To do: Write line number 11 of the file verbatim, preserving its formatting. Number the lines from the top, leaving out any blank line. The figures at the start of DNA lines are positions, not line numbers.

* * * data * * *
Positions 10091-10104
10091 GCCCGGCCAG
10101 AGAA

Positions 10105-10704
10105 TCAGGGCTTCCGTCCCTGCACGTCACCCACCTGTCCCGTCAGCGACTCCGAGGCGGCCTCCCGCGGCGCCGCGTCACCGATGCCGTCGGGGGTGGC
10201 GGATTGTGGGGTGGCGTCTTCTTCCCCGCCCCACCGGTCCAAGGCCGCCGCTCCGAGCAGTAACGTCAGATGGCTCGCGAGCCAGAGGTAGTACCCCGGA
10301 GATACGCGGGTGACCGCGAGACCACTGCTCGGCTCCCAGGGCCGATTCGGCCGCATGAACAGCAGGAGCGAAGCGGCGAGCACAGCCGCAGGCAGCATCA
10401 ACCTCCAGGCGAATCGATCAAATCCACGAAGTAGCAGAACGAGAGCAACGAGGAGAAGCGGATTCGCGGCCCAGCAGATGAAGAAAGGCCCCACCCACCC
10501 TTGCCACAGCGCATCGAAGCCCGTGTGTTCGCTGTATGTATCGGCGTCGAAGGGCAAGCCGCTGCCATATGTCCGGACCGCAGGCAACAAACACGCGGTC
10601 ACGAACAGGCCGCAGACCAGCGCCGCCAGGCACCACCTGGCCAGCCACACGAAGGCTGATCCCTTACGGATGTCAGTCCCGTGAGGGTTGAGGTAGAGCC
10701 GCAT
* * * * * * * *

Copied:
10701 GCAT